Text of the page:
Oravetz remembers telling a friend in high school that her mother knew everything, and that "it would be amazing if I ever knew a quarter of the things she knew, if I would ever be able to do a New York Times crossword puzzle as fast as she could."

Oravetz's intense pursuit of knowledge is tempered by a sense of humor, which she also credits to her mother. Oravetz's father died when she was six, so Meg Oravetz was alone when she raised her daughter and two sons, Tim and Pete, in Wynnewood, Pennsylvania. Meg points out that the ratio--three kids to one adult--created a lively household where humor was crucial.

"The only way to get through the dreadful bits of life is with humor," says Meg Oravetz. "We do a lot of laughing."

Through the thesis process Oravetz has learned that she thrives when she is engaged in a demanding process: "I feel I was happier this year because I was working so hard."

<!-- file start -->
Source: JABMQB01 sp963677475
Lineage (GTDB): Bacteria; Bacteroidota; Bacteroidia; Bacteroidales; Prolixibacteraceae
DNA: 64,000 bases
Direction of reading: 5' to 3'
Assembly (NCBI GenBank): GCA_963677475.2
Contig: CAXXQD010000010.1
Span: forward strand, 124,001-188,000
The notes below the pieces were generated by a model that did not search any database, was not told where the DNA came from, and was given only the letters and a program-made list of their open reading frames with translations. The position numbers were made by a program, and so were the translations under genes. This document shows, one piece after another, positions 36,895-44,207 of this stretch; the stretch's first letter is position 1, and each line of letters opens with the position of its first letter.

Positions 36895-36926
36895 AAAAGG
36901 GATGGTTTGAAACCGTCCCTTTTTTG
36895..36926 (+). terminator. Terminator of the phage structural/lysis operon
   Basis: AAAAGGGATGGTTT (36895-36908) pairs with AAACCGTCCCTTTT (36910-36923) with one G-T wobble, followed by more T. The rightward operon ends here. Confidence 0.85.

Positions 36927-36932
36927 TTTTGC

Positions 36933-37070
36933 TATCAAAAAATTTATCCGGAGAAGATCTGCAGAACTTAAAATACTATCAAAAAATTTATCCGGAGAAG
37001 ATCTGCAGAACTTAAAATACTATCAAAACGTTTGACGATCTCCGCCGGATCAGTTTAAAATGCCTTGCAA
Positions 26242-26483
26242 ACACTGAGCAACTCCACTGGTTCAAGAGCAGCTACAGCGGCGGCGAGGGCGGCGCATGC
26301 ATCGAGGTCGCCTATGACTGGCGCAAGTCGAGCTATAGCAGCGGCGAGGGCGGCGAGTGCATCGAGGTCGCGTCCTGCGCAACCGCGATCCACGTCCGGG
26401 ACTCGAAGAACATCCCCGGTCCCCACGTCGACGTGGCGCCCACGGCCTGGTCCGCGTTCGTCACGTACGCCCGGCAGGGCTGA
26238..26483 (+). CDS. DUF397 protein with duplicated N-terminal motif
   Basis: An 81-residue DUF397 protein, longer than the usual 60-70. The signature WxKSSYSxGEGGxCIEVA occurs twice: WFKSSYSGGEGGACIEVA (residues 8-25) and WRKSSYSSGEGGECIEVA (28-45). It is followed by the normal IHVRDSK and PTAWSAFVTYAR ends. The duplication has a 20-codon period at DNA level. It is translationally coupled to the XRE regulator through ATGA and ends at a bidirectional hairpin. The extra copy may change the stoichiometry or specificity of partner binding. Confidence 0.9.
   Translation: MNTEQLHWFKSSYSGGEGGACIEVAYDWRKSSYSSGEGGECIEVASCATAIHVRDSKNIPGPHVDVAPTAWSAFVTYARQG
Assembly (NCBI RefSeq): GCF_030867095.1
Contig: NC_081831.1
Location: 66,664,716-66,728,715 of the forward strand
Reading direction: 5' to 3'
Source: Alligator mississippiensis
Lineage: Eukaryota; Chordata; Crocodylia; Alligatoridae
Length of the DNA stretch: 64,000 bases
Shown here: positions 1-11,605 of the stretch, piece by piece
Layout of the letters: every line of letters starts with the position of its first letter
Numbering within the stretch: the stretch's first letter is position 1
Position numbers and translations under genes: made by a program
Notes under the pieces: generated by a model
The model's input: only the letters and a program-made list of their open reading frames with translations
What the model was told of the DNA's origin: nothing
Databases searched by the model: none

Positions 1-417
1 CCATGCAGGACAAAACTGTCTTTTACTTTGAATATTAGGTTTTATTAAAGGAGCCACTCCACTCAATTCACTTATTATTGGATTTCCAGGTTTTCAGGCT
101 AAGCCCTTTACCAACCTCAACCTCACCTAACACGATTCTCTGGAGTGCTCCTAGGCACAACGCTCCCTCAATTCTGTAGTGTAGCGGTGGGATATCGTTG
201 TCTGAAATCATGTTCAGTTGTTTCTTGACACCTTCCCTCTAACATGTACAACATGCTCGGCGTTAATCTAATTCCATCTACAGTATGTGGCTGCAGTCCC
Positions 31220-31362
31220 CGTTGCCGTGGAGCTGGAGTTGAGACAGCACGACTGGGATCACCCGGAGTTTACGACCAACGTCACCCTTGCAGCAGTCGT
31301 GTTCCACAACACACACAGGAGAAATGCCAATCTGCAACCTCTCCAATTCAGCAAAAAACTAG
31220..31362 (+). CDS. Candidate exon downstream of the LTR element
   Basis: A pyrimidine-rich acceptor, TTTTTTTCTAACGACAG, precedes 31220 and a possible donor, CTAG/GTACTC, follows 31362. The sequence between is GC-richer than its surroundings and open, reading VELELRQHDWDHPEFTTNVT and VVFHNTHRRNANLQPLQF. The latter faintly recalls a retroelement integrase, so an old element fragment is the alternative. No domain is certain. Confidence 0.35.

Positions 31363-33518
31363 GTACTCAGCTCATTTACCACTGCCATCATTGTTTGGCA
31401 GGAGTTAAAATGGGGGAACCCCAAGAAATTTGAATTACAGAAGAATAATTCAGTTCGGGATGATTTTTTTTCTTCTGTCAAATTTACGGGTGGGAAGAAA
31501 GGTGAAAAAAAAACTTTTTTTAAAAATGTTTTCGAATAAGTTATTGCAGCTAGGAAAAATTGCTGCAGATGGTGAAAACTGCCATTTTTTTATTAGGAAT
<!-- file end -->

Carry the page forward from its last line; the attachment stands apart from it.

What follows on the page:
With that hard work came a new confidence and a profound sense of purpose. "It matters to me that I get along with people, that I have contact with people, that my relationships are right," says Oravetz. "At the same time, I know that it is impossible for all that to be good unless I'm being pretty selfish, spending time just with my books."

It is this dichotomy, perhaps, that suits Oravetz so well for the blend demanded of a scholar of religion: sensitivity for people's personal, religious beliefs balanced with skepticism. "You can't question [a religious idea] in a disrespectful way, but at the same time, because it's academic, you can't just accept any truth claim," she explains. "That is the line we walk."

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